It looks like the Islamic State is perhaps hoping that the theories that video games either make players more aggressive or lose touch with reality are true. A new recruitment propaganda video released to the Arabic media features ISIS footage filtered to look like the latest Grand Theft Auto installment, mixed with what appears to be footage from the actual game. The Intercept took note of the effort:
Just as in the original GTA, the Islamic State "player" can be seen running around, stealing cars, and engaging in firefights. However, instead of using the music soundtrack that accompanied the original series, the trailer plays clips of nasheeds (religious songs) against this background of video game mayhem. All the while, the Islamic State flag can be seen displayed at the top of the player screen.
The Islamic State was already well known for its sophisticated filmmaking, and many of the scenes depicted in the video appear to be a "gamification" of previous Islamic State propaganda footage, including their hour-long "Clanging of the Swords" film released earlier this year. Though the new video appears to constitute a trailer, there's no indication yet that a real, playable game is in the offing anytime soon. Nonetheless, coupled with the group's release yesterday of a new propaganda trailer directed at the United States, it appears that the ISIS media war is continuing to evolve in new and unforeseen directions.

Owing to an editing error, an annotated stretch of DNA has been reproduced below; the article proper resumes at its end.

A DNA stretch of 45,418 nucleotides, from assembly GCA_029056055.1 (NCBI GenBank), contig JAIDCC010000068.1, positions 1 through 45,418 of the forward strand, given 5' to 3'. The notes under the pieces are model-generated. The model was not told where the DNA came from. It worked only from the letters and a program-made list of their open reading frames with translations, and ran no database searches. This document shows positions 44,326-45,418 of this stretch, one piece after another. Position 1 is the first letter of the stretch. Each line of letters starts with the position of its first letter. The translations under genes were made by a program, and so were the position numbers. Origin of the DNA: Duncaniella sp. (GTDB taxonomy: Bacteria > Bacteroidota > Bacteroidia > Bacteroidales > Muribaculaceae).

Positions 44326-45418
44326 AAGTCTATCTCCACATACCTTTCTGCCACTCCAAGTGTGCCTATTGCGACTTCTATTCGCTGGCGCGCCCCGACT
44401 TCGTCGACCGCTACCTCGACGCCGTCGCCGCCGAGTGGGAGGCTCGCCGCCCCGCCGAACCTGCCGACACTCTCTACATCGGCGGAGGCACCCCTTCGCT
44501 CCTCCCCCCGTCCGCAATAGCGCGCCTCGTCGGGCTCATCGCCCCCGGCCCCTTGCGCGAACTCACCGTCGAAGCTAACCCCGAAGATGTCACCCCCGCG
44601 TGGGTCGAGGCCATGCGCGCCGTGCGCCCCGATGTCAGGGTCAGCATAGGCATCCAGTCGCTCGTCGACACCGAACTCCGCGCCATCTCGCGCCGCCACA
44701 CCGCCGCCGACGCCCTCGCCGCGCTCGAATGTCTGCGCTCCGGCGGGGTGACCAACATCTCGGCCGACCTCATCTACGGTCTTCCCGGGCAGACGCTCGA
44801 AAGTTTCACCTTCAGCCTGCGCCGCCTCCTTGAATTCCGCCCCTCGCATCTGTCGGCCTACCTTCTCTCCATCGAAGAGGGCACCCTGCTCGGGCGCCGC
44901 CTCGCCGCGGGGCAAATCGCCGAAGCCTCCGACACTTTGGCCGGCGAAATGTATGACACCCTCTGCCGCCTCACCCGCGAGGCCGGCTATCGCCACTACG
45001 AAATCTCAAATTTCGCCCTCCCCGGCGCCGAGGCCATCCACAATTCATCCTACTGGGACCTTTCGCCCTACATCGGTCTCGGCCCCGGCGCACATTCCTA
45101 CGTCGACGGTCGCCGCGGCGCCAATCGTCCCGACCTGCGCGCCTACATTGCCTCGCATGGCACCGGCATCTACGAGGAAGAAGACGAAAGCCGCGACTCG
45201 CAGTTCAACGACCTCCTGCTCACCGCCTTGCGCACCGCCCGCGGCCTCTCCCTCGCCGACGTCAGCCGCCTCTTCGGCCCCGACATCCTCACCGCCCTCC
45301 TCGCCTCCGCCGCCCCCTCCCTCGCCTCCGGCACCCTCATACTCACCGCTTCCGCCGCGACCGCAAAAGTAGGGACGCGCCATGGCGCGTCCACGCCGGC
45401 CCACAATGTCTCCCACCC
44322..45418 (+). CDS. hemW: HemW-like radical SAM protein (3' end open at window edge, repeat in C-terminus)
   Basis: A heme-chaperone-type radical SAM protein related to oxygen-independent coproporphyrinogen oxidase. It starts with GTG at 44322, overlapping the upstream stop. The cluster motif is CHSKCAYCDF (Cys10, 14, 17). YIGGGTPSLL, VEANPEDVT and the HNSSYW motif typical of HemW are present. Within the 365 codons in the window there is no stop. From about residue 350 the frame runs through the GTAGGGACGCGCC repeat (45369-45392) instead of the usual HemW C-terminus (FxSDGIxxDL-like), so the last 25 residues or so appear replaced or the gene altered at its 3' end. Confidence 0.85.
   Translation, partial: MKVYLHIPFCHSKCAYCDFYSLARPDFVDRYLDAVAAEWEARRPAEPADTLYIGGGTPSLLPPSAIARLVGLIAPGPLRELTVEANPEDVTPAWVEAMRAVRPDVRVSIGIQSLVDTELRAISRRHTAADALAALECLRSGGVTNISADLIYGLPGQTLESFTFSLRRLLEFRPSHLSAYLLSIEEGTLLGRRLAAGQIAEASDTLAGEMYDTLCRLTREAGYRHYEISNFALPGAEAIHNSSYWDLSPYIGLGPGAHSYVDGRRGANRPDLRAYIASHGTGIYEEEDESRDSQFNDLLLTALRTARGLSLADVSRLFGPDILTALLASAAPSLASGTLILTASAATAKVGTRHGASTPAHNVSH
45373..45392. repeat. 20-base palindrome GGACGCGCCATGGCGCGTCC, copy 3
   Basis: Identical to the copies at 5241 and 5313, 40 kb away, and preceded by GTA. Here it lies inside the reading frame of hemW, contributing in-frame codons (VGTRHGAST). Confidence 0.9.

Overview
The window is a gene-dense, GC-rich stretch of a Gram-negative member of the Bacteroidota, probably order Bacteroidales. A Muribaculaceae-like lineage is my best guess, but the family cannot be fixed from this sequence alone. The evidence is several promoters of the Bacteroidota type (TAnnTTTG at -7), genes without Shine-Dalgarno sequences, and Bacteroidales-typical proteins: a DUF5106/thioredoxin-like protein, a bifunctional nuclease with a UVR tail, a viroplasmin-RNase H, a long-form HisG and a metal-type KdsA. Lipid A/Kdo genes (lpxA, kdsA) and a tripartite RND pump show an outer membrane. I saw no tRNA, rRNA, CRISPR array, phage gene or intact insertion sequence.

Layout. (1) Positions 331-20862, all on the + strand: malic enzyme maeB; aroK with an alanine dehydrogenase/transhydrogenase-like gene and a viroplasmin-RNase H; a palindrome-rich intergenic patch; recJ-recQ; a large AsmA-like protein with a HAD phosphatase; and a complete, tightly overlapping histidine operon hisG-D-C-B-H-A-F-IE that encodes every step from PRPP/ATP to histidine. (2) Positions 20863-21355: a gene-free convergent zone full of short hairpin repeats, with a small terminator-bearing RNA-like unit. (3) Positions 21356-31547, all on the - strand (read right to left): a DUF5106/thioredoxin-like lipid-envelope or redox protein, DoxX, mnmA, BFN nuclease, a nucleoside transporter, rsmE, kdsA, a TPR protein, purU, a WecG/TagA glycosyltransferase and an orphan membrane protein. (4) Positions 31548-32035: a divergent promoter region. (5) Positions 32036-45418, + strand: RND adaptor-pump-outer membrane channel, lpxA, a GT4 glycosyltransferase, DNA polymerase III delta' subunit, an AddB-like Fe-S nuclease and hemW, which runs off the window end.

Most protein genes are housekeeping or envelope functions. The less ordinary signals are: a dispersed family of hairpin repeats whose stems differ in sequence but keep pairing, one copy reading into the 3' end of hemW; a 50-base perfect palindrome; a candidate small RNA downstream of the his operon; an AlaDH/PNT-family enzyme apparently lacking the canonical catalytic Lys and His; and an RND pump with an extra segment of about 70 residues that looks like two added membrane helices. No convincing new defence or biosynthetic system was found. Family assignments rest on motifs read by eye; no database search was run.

The video starts with a statement poorly translated into English: "Your games which are producing from you, we do the same actions in the battelfields [sic]." I'm guessing they mean to say they do the kinds of things we do in American-produced games on the actual battlefield. I'm not sure if that's a recruitment tactic or a taunt (possibly both at the same time, given the male psyche). The Intercept has the video embedded here.
To me, the video looks ridiculous. But New York Magazine spoke with a psychologist about how ISIS is managing to recruit disaffected people ready to buy into a fantasized concept of righteousness using slick marketing like this. Read that interview here.